Research Article: Neglected Diseases in the News: A Content Analysis of Recent International Media Coverage Focussing on Leishmaniasis and Trypanosomiasis

Date Published: May 14, 2008

Publisher: Public Library of Science

Author(s): Mangai Balasegaram, Sooria Balasegaram, Denis Malvy, Pascal Millet, Peter J. Hotez

Abstract: BackgroundAlthough the pharmaceutical industry’s “neglect” of neglected tropical diseases (NTDs) has been investigated, no study evaluating media coverage of NTDs has been published. Poor media coverage exacerbates the neglect. This study aimed to investigate, describe, and analyse international media coverage of “neglected diseases” in general and three specific NTDs—African trypanosomiasis, leishmaniasis, and Chagas disease—from 1 January 2003 to 1 June 2007.MethodsArchives of 11 leading international, English-language media were searched. A content analysis was done, coding for media organisation, date, author, type of report, slant, themes, and “frames”. Semi-structured interviews with journalists and key informants were conducted for further insight.Principal FindingsOnly 113 articles in a 53-month time period met the inclusion criteria, with no strong trends or increases in coverage. Overall, the BBC had the highest coverage with 20 results, followed by the Financial Times and Agence France Presse. CNN had the least coverage with one result. The term “neglected diseases” had good media currency and “sleeping sickness” was far more widely used than trypanosomiasis. The disease most covered was leishmaniasis and the least covered was Chagas. Academic researchers were most commonly quoted as a main source, while the World Health Organization (WHO) and pharmaceutical industry were the least quoted. Journalists generally agreed NTDs had not been adequately covered, but said a lack of real news development and the need to cater to domestic audiences were major obstacles for NTD reporting. All journalists said health agencies, particularly WHO, were not communicating adequately about the burden of NTDs.ConclusionsPublic health agencies need to raise priority for NTD advocacy. Innovative strategies, such as reporting grants or creating a network of voices, may be needed.

Partial Text: Roughly one in six people globally, mostly the very poor, suffer from one or more NTDs. [1] These diseases may not directly result in high mortality rates, yet cause much morbidity, suffering and poverty. [2] Despite this, NTDs are a low priority for the pharmaceutical industry, lacking safe and effective treatments; are overlooked by mainstream global health efforts, receiving little funding; and are ignored by the media, rarely making headlines. Even public health authorities have downplayed NTDs – often, they are not perceived as health burdens and do not require compulsory reporting. [2]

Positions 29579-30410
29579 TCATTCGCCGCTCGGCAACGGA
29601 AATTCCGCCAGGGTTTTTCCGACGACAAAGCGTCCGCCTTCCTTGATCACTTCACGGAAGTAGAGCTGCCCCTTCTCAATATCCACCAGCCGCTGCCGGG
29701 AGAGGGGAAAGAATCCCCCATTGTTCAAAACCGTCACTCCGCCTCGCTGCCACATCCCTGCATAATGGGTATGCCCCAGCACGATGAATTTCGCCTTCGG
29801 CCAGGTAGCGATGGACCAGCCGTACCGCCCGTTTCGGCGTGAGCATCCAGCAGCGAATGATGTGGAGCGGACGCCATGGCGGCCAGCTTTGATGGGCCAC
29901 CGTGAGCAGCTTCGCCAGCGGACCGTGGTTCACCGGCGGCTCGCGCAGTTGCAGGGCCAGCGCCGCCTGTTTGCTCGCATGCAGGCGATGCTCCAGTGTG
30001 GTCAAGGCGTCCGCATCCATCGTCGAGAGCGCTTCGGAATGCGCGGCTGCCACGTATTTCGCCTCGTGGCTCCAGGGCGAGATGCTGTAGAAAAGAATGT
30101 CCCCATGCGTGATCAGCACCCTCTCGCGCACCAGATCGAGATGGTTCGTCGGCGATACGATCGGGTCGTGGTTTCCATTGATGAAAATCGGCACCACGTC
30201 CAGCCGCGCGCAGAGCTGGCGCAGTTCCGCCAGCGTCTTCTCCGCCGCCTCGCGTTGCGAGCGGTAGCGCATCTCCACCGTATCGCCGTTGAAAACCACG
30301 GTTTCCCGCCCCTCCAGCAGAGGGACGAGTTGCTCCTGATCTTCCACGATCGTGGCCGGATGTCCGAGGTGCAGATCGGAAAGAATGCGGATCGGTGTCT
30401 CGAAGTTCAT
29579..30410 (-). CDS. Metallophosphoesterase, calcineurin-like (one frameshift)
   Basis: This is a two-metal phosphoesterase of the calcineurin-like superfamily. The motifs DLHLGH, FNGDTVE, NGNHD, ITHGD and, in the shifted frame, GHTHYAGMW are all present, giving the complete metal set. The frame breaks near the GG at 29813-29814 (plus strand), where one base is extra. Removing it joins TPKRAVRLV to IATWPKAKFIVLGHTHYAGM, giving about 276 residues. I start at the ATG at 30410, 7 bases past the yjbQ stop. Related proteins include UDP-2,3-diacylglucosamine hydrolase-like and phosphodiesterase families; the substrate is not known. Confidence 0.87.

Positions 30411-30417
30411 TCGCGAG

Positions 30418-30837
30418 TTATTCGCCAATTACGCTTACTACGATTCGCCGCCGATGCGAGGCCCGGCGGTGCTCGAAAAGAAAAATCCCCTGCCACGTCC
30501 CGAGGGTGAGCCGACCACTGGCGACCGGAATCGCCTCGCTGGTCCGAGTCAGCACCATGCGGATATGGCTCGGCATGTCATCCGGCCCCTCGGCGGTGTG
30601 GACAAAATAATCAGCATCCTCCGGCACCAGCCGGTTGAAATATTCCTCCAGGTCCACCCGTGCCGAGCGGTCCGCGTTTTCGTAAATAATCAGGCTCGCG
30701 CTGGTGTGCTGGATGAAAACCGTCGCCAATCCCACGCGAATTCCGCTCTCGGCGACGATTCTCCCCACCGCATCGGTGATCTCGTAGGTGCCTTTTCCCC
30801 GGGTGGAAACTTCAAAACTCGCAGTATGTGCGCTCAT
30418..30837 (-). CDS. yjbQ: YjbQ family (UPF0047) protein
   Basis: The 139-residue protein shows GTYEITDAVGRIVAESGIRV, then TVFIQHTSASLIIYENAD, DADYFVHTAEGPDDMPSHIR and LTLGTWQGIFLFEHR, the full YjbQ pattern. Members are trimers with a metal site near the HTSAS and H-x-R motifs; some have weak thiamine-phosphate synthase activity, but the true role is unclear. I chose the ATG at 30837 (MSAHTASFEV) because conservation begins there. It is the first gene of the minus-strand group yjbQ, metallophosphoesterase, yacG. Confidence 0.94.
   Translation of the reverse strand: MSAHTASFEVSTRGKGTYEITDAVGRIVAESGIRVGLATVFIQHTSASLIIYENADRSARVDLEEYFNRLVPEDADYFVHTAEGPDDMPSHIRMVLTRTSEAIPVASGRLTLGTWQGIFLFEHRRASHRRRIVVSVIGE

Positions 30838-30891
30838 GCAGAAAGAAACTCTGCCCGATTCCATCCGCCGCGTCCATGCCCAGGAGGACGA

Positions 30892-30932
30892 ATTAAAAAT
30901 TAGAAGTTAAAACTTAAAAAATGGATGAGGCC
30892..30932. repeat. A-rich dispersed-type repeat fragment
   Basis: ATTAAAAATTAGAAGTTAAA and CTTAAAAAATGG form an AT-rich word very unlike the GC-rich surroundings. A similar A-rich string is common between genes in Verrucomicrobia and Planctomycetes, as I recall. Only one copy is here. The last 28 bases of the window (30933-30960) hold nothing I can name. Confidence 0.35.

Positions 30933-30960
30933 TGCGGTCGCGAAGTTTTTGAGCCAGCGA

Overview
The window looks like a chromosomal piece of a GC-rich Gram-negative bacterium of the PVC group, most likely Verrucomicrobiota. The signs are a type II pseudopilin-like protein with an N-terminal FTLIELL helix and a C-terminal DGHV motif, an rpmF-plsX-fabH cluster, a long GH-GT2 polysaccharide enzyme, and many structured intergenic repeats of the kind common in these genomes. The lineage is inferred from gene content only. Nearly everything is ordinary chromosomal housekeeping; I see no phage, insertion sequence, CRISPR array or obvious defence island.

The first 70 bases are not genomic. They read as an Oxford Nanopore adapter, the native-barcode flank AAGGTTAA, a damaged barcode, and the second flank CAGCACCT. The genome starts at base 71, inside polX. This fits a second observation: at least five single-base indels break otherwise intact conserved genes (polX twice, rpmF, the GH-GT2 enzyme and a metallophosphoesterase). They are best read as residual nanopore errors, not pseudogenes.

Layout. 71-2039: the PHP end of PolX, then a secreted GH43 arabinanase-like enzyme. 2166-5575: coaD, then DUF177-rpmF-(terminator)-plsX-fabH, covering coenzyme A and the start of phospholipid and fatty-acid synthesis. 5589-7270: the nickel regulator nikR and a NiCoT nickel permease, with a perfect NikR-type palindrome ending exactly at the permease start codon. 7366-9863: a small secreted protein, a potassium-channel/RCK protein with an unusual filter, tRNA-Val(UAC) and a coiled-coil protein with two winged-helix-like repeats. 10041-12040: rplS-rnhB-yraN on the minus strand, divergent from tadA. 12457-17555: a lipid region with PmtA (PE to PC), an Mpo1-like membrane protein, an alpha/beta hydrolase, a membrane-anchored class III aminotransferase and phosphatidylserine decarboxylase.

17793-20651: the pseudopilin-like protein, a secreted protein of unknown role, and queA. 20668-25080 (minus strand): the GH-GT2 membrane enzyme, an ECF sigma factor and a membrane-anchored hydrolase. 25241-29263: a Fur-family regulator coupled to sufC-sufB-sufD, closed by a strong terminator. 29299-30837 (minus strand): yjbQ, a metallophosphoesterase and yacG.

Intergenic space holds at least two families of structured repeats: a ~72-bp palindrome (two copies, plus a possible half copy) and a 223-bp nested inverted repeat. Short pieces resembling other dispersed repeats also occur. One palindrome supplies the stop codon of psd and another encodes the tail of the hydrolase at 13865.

Electronic databases of selected media were searched for articles with the general term “neglected diseases” or the three NTDs selected from 01 January 2003 – 01 June 2007, a period that covered two years before and after the DNDi 2005 campaign. The quantitative component of the study measured the number and nature of news articles and noted any trends and patterns. A qualitative analysis reviewed the focus and perspectives of articles by identifying themes and “frames” – how issues are presented. The analysis was supplemented by interviewing nine journalists and four key informants on their perspectives of NTDs, news priorities and obstacles to coverage.

During the 53-month study period, 113 articles met the inclusion criteria. There were no strong trends or increases in coverage (see Figure 1). A slight peak was noted in mid-2005 but there was no specific theme tied with this increase, although DNDi’s research appeal campaign calling for greater attention to NTDs in May could have helped generate interest in this area.

This study shows the general lack of coverage of NTDs in the media, with an average of about 10 articles per media organisation in a period of more than four years. By comparison, an unfiltered search for HIV/AIDS on AFP’s database found more than 1,000 articles for the same period. There was a wide disparity in coverage between various media, with results for BBC 20-fold higher than CNN. No events or developments seemed to capture media interest across the board. The “newsworthy” element of NTDs clearly varied between media, ranging from the financial angles used by the FT to the emotive human stories featured in BBC.



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